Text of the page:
• Watch for GI upset. Provide small, frequent meals to minimize nausea and vomiting.

Monitor for mental status changes, depression, and suicidal ideation.
• Evaluate for bleeding and bruising.
• Institute infection-control measures. Monitor for infection symptoms.

Patient teaching

• Teach patient or caregiver how to administer drug subcutaneously or I.M., rotate injection sites, and track dosing schedule and injection sites on calendar.
• Advise patient to avoid sources of potential infection, such as crowds and people with known infections.
• Tell patient to eat small, frequent meals to combat nausea, vomiting, and appetite loss.
• Caution patient to avoid driving and other hazardous activities until he knows how drug affects concentration, alertness, and vision.

Tell patient to contact prescriber immediately if depression or suicidal ideation occurs.
• Inform female patient that drug is linked to fetal abnormalities. Advise her not to get pregnant during therapy, and to use barrier contraception. Tell her to consult prescriber before breastfeeding.

Instruct patient to immediately report signs or symptoms of infection (such as fever, chills, sore throat, achiness), unusual bleeding or bruising, mental status changes, dizziness, palpitations, or chest pain.
• Tell patient he'll need regular follow-up examinations and blood tests to monitor drug effects.
• As appropriate, review all other significant and life-threatening adverse reactions and interactions, especially those related to the tests mentioned above.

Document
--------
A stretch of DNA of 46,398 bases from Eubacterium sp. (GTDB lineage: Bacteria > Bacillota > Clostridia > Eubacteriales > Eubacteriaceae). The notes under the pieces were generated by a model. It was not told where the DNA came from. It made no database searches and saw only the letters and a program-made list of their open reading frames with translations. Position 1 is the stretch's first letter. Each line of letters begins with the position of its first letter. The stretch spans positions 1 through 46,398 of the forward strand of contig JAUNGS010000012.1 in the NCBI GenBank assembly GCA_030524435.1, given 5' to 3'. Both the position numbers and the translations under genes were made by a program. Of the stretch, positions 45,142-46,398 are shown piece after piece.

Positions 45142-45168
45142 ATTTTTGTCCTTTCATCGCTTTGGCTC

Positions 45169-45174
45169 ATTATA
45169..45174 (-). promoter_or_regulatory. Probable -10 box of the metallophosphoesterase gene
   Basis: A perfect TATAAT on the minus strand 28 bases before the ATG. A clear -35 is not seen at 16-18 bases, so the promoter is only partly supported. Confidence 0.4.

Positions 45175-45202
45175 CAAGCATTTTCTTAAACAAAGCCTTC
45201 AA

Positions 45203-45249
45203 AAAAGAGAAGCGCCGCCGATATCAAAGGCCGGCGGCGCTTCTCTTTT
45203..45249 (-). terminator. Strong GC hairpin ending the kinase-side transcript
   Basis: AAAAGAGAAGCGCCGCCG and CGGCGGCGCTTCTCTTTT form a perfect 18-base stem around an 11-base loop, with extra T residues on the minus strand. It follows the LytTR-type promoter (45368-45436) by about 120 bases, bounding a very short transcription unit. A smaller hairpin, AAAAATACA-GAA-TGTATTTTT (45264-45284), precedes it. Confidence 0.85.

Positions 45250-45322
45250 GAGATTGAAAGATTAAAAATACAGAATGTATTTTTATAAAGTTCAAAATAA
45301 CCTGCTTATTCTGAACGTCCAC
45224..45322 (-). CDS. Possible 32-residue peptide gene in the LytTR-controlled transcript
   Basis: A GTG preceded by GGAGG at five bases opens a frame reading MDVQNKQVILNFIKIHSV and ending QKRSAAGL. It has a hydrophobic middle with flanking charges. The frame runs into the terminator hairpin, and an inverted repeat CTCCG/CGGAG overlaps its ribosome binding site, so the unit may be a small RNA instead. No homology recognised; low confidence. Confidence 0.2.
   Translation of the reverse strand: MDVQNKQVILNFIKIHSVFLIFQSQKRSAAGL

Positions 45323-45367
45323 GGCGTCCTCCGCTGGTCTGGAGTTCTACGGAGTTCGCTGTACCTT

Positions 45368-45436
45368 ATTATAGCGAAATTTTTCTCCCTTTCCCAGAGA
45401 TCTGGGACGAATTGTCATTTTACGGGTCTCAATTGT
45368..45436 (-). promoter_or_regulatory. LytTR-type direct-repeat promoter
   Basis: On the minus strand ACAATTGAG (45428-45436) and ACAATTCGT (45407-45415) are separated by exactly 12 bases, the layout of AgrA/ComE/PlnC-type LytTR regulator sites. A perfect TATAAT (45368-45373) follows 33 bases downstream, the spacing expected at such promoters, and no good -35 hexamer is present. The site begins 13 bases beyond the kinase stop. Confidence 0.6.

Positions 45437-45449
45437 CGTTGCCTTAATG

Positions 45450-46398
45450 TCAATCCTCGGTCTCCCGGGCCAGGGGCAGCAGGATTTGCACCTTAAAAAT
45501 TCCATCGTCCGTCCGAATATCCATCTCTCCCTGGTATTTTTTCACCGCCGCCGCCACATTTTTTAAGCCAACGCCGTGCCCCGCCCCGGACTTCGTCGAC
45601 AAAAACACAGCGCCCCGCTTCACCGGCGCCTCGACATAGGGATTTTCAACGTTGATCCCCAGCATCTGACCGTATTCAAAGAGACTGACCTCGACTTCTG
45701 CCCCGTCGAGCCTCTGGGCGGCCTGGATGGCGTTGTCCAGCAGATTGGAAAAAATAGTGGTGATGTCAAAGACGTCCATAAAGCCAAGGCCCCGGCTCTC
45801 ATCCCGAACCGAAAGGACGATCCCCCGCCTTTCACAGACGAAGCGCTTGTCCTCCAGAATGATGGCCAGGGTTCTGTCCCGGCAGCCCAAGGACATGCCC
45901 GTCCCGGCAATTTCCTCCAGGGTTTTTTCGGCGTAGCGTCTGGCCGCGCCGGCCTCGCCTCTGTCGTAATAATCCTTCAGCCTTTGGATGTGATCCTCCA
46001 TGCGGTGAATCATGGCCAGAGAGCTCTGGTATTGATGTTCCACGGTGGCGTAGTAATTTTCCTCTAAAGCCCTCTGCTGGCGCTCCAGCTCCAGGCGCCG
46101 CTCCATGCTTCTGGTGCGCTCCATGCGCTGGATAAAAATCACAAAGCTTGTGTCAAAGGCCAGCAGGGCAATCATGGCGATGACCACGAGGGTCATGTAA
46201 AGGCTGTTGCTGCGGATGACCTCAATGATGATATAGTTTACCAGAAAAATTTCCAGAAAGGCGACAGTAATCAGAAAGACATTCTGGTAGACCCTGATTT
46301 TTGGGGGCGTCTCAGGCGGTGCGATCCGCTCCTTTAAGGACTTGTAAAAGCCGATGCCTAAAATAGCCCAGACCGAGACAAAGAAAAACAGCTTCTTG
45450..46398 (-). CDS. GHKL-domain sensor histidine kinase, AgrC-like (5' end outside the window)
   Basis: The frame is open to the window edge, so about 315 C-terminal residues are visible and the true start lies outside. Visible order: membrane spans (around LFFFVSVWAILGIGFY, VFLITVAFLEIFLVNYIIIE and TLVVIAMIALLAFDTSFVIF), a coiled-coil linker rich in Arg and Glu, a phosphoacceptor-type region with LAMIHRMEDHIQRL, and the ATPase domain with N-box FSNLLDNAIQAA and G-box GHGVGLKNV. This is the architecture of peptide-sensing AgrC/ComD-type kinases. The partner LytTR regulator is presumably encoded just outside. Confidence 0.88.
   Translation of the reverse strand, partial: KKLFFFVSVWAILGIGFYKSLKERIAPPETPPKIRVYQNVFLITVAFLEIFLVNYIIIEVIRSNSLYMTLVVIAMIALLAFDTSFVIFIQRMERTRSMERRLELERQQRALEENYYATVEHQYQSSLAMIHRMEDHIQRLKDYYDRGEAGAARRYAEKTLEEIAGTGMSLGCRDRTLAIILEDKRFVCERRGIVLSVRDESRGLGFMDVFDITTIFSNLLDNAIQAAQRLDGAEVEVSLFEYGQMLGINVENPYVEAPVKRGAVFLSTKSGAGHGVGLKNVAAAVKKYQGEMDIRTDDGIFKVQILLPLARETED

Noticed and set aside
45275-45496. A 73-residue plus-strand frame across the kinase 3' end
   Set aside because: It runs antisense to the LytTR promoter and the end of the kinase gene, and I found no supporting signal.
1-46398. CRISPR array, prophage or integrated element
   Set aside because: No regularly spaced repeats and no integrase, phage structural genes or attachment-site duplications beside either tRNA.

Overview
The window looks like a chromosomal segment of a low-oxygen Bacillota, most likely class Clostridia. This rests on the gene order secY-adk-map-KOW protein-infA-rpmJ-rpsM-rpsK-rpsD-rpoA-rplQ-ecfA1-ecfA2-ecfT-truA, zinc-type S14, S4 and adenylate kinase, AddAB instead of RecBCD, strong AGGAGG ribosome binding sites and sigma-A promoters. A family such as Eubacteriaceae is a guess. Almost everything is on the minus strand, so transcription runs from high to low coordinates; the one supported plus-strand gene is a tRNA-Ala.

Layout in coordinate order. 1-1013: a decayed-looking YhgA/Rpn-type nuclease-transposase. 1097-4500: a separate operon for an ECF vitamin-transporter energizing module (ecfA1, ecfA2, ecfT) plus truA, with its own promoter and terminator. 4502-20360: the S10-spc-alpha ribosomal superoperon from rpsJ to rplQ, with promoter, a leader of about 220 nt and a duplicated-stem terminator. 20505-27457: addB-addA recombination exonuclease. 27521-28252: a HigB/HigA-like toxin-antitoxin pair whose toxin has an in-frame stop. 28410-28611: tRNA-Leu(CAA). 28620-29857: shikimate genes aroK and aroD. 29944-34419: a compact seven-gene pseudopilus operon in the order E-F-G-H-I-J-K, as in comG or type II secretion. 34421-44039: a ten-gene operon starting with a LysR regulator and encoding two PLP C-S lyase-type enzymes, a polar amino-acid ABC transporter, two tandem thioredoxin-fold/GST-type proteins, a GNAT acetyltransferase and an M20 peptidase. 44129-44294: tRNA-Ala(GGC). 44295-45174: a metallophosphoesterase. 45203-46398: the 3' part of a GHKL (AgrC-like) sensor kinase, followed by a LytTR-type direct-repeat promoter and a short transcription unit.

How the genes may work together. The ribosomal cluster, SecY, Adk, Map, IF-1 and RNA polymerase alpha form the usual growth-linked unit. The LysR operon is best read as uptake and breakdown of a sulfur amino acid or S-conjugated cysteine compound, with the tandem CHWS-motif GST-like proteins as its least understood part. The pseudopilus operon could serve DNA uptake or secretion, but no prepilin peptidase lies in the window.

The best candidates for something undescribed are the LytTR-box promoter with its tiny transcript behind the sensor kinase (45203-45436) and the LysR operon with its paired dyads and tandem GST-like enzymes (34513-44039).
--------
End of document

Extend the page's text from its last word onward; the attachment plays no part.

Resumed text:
Betaferon

A brand name for INTERFERON BETA-1b.
References in periodicals archive ?
With funding from Bayer, Reder and other researchers tracked down all but six of the 372 patients who participated in a betaferon trial in 1988, before the drug was approved in the U.
The aim of the Betaferon Efficacy Yielding Outcomes of a New Dose (BEYOND) trial, funded by Bayer HealthCare Pharmaceuticals, was to compare the efficacy, safety, and tolerability of 250 micro/g or 500 micro/g interferon beta-1b with Glatiramer acetate for treating relapsing-remitting multiple sclerosis.
The study was sponsored by Bayer Schering Pharma, which markets interferon beta- lb (Betaseron in the United States and Canada; Betaferon elsewhere).
27), suggesting that Merck must raise its offer of 77 euros per share or face a competing bid for the maker of multiple-sclerosis treatment Betaferon and the oral contraceptive Yasmin.
Jonathan Godding, 37, spends pounds 8,000 a year on Betaferon which is only available to one in 10 MS sufferers in Britain.
50] for Betaferon, Aileron, and Multileron, the three compounds that showed greatest potency for inhibition of CPE.
The 28-year-old, who suffers from multiple sclerosis, relies on Betaferon jabs to reduce the severity and frequency of the debilitating attacks.
People who have used Copaxone by injection can't participate--and people who have used the interferons, either Avonex or Betaseron (or Rebif or Betaferon outside the U.
TreatmentTrends: Multiple Sclerosis (EU) 2012 report also finds that the greatest percent of neurologists continue to voice a first-line preference for Biogen Idec's Avonex or a high dose/high frequency interferon (Merck Serono's Rebif for RRMS and Bayer's Betaferon for progressive MS).
Physicians prefer Avonex, Betaferon, Copaxone, Rebif -- or ABCRs -- as first line therapy because of the 10 years of clinical data establishing their efficacy and safety," said Frost & Sullivan Healthcare Industry Analyst Aish Vivekanandan .
While cutaneous side-effects have been reported in all the GA and IFNB Phase III studies, only the Betaferon Efficacy Yielding Outcomes of a New Dose (BEYOND) study has compared the two treatments.
When I had to give myself a Betaferon injection for the first time, the nurse gave me the encouragement I needed, and afterwards she gave me an enormous hug.